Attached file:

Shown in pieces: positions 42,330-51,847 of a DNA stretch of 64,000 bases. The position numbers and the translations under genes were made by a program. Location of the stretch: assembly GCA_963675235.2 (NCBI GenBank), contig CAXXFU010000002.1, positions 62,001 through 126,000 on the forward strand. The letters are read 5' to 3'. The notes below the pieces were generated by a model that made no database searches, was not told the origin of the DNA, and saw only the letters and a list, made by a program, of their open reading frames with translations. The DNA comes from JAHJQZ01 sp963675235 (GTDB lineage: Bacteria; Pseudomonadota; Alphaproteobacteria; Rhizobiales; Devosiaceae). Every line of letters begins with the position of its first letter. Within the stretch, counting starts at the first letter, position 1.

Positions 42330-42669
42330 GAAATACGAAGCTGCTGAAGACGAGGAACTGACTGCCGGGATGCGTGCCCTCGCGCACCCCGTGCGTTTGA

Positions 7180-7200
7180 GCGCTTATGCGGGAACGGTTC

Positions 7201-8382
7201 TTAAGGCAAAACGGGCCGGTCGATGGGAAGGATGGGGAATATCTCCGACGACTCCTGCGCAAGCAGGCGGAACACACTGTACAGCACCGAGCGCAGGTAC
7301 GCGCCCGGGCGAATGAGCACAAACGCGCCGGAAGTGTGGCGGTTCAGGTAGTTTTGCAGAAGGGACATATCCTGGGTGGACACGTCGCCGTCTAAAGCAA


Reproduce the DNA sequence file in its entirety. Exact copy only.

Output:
Shown in pieces: positions 42,330-51,847 of a DNA stretch of 64,000 bases. The position numbers and the translations under genes were made by a program. Location of the stretch: assembly GCA_963675235.2 (NCBI GenBank), contig CAXXFU010000002.1, positions 62,001 through 126,000 on the forward strand. The letters are read 5' to 3'. The notes below the pieces were generated by a model that made no database searches, was not told the origin of the DNA, and saw only the letters and a list, made by a program, of their open reading frames with translations. The DNA comes from JAHJQZ01 sp963675235 (GTDB lineage: Bacteria; Pseudomonadota; Alphaproteobacteria; Rhizobiales; Devosiaceae). Every line of letters begins with the position of its first letter. Within the stretch, counting starts at the first letter, position 1.

Positions 42330-42669
42330 GAAATACGAAGCTGCTGAAGACGAGGAACTGACTGCCGGGATGCGTGCCCTCGCGCACCCCGTGCGTTTGA

Positions 7180-7200
7180 GCGCTTATGCGGGAACGGTTC

Positions 7201-8382
7201 TTAAGGCAAAACGGGCCGGTCGATGGGAAGGATGGGGAATATCTCCGACGACTCCTGCGCAAGCAGGCGGAACACACTGTACAGCACCGAGCGCAGGTAC
7301 GCGCCCGGGCGAATGAGCACAAACGCGCCGGAAGTGTGGCGGTTCAGGTAGTTTTGCAGAAGGGACATATCCTGGGTGGACACGTCGCCGTCTAAAGCAA